Friday, May 21, 2010

Cows are Just Cows

This morning I was leaving for work early (which happens very rarely) when I came across two cows munching happily along the side of the road. This suddenly made me grumpy. One, yes, I was going to be late. However, more importantly, I had just rotated the cows onto fresh grass and they had un-rotated themselves back onto the grass that had been grazed.

At first this made no sense to me because it seemed only logical that the cows should be happy with their new grass. Then I realized, it seemed logical to me because I operate with human logic. You see cows are animals (what a revelation, but stay with me) and they act upon instinct, not logic. That is a very big distinction and one that is hard to make if you have not been around farm animals and watch a lot of Disney movies.

Movies such as Babe, Charlotte's Web, Bambi or any of the other myriad of movies that give animals human emotions and logic have blurred our understanding of animal behavior. It is easy for us to project human thought and logic onto our pets. Then it is another short leap to project those ideas onto farm animals. Folks, I have spent my entire life around animals and I think I have a pretty good grip on their behaviors and they are all driven by instinct.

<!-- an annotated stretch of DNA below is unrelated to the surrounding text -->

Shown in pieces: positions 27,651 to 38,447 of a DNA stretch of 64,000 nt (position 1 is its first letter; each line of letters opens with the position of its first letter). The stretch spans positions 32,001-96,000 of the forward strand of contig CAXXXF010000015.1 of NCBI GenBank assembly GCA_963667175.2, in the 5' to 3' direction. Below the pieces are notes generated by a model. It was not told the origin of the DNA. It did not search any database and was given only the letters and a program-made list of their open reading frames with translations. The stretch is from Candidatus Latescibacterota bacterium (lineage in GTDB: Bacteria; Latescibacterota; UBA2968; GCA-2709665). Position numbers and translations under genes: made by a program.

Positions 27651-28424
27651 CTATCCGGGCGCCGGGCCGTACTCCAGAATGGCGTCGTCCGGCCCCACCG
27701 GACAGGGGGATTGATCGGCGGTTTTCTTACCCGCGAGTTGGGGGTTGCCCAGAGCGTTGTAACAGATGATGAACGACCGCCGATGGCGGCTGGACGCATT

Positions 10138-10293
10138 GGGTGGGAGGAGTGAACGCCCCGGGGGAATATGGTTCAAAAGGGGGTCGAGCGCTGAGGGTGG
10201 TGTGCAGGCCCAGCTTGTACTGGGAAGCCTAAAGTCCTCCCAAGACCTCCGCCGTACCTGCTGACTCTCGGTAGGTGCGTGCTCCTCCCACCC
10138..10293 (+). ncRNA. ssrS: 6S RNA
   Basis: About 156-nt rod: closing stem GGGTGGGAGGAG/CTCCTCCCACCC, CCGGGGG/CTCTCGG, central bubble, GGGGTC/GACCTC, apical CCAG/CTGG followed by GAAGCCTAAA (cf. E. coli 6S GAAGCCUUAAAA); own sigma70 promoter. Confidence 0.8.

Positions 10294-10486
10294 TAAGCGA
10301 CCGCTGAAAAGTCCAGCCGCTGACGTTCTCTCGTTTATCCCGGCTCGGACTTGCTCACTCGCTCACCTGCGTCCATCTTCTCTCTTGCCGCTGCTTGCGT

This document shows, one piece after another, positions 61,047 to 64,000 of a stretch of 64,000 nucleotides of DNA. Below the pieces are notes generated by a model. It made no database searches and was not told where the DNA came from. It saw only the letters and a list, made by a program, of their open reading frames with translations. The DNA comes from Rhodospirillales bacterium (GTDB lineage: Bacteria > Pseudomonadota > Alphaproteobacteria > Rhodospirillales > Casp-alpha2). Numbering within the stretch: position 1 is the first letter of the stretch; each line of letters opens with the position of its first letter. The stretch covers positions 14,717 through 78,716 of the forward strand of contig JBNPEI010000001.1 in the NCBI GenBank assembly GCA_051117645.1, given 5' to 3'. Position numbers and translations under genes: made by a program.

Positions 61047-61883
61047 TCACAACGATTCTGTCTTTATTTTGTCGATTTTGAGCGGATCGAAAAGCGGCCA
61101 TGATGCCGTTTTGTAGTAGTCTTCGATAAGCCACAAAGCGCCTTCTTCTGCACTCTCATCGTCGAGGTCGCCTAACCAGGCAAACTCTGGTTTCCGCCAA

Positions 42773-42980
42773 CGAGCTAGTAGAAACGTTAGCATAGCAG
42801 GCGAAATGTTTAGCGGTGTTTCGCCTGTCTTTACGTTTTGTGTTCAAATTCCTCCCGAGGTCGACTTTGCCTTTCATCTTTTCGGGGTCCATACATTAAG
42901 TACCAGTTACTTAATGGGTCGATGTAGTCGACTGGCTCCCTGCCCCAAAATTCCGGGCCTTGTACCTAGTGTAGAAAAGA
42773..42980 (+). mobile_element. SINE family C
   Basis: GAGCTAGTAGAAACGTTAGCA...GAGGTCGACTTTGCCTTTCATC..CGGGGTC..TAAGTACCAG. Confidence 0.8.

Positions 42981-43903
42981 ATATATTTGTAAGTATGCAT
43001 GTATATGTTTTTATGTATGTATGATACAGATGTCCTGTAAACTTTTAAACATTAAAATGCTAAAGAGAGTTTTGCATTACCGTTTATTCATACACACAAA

Animals are driven by the instinct to eat, reproduce and stay safe, period. They do not look to us as friends or family, but simply as the source of their food and the keeper of their shelter. They are not happy to see us (the feed bucket maybe, but not us personally) and they do not love us. I am sorry if this bursts your image of your pet but they simply are animals who act on instinct. We, humans, are the ones who give them our human emotions.

Having said this, it does not mean that I treat my animals with any less dignity. I understand through my study of animal behavior how to use those very behaviors to cause them less stress. I know that they need a balanced diet and work to provide them with the right amount of feed, mixed to provide them proper nutrition. When I inter-act with them, I understand their stresses and try to minimize those stresses. However, I also understand that they are animals and may react instinctively without regard to my health, safety or convienence. I also understand that my animals have a purpose and that purpose is to be food for my family and my neighbors.

The bottom line in all of this is that farmers and ranchers understand that their animals are just that, animals, devoid of human emotion and logic. We understand their behaviors, instincts and tendencies and utilize them to provide for their needs and reduce their stress. I would invite you to spend time with a farmer or rancher and get an understanding of animal behavior and dispel the myths of Disney.